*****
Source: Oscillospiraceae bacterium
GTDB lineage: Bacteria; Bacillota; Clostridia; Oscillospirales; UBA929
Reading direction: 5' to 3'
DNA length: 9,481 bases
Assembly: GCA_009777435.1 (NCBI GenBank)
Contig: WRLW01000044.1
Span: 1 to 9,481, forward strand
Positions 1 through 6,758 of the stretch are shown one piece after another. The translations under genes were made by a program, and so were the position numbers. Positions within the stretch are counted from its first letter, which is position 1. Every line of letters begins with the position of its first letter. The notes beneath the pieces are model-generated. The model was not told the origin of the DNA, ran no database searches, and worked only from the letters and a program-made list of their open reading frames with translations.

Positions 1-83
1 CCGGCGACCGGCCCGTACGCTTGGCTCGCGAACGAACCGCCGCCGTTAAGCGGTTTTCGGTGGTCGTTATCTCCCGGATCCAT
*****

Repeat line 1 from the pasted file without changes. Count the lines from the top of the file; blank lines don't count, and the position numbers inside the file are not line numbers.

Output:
Source: Oscillospiraceae bacterium